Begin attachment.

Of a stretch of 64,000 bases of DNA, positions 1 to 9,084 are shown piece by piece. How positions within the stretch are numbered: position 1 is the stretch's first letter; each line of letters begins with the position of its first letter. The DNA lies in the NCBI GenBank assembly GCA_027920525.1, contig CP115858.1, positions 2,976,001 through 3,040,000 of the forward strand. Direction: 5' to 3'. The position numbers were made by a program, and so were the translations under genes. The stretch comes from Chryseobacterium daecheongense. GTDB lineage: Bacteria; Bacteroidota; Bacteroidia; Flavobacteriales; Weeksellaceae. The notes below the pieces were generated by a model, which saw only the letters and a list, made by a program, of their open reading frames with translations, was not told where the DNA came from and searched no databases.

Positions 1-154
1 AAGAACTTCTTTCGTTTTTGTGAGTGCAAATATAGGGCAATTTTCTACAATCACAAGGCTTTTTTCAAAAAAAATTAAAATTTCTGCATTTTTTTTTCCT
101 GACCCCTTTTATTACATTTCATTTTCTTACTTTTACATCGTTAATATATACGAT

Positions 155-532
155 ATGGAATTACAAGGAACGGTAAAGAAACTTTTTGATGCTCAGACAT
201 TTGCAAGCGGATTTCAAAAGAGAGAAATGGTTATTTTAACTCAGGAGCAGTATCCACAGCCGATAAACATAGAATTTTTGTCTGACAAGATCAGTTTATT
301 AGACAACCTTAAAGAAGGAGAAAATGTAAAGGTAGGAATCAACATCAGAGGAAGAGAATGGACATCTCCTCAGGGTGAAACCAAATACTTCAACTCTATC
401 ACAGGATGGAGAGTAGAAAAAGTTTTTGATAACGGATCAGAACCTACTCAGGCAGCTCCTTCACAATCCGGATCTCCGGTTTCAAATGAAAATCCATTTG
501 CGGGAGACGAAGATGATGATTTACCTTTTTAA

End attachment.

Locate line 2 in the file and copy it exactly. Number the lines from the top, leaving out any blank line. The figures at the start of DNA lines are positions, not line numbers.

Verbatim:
Positions 1-154